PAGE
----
Home News Analysis Chief Election Commissioner’s refusal to administer oath: Is this unconstitutional?

Chief Election Commissioner’s refusal to administer oath: Is this unconstitutional?

The President has appointed two members of the ECP and a notification has been issued in this regard. Legal experts believe that the CEC does not have prerogative or authority to look into the constitutionality of the notification to determine its validity. As per law, the CEC is supposed to administer the oath which he has refused to at the moment. The government is still to formally respond to the ‘unconstitutional’ refusal of the CEC.

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News Analysis |

In a controversial move, the Chief Election Commissioner (CEC), retired Justice Sardar Mohammad Raza, has refused to administer the oath of office to the newly appointed members of the Election Commission of Pakistan (ECP).

According to media reports, the CEC believes that the appointment of the two members was not in line with the country’s constitution. However, law minister has made it clear that the CEC does not have any authority to evaluate the decisions of the government or the notifications it has issued.

It is important to mention that two days ago, the government-appointed ECP’s members for Balochistan and Sindh. The appointment was due but due to political uncertainty and external challenges, the country is facing at the moment, and took time.

According to details, Abdul Ghaffar Soomro and Justice (r) Shakeel Baloch, the ECP members from Sindh and Balochistan, retired in January. Their successors should have been appointed within 45 days of their retirement; however, it faced an inordinate delay because of a rift between the opposition and the government over the proposed names. Both sides did not agree to any single name which led to the political deadlock.

The CEC’s refusal to administer oath to the ‘unconstitutionally’ appointed members was termed unconstitutional by the law minister, who argued that the CEC had no authority to examine the validity of government notifications.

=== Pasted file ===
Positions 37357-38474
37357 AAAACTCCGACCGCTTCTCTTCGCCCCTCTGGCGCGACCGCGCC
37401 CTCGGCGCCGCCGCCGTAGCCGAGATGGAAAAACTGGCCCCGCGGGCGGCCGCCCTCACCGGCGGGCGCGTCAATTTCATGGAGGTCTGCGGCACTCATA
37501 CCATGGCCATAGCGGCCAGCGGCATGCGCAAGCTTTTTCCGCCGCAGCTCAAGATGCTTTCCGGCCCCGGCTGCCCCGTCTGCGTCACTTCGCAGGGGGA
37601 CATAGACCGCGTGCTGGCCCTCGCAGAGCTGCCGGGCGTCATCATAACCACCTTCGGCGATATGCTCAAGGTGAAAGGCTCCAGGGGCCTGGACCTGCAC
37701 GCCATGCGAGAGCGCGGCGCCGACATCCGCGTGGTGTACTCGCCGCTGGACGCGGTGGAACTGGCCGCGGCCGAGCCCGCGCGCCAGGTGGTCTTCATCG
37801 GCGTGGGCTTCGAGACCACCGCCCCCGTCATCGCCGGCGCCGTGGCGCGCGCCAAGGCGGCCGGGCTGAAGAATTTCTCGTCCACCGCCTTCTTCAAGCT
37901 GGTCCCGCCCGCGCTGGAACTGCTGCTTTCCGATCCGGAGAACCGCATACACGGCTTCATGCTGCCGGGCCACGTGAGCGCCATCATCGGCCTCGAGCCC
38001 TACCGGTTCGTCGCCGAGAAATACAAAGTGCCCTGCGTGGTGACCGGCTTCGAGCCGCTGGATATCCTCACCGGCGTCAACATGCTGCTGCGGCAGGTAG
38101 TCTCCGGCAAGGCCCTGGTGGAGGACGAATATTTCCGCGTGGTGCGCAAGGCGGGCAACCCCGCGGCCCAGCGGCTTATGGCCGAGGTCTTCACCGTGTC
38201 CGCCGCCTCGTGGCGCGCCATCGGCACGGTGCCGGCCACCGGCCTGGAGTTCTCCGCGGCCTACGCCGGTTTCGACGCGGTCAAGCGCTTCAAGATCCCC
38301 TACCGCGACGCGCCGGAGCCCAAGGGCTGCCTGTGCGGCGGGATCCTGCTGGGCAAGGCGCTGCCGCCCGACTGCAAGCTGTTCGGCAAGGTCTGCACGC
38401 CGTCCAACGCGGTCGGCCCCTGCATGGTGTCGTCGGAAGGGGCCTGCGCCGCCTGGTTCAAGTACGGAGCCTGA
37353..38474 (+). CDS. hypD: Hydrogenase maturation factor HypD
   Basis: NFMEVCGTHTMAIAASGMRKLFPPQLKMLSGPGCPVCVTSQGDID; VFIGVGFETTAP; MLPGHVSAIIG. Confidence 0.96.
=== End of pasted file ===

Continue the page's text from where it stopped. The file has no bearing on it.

The opposition parties criticized the move and termed it a ‘controversial’ step which is not good for democratic political process evolving in Pakistan.

Sources claim that Khalid Mehmood Siddiqui and Munir Ahmad Kakar arrived at the ECP headquarters to formally assume charge, but returned dismayed. The CEC refused to entertain them. Both members reportedly went to ECP Secretary Babar Yaqoob Fateh Mohammad’s office along with their joining reports, the secretary conveyed to them the CEC’s views on their appointment and a communication he had sent to the ministry of parliamentary affairs.

In his letter to the ministry, the CEC had observed that the appointment of ECP members was not in accordance with the relevant articles of the Constitution, the sources said.

The CEC also cited a judgment rendered by a five-member bench of the Supreme Court in 2013, holding that the president does not enjoy discretionary power in appointment of CEC and ECP members. He made it clear that he would not administer oath to the ‘unconstitutionally’ appointed members. Separate letters were also sent to Mr Siddiqui and Mr Kakar, asserting that their joining reports were of no consequence.

The CEC’s refusal to administer oath to the ‘unconstitutionally’ appointed members was termed unconstitutional by the law minister, who argued that the CEC had no authority to examine the validity of government notifications. However, the opposition parties praised the CEC for upholding the supremacy of the Constitution and the parliament.

Read more: President Alvi appoints 2 ECP members: Is it “unconstitutional”?

Earlier, PML-N’s Spokesperson Marriyum Aurangzeb termed the notification of their appointment “unconstitutional”. She said the appointment of the two members bypassed the parliamentary committee formed over the issue. She was alluding to the government’s inability to convince the opposition on any three names.

Pakistan People’s Party (PPP) leader Khursheed Shah said the opposition was kept in the dark regarding the appointments, who should have been consulted. He questioned the independence of the election watchdog after the move, saying: “With such a decision, the ECP will no longer remain independent and impartial.”

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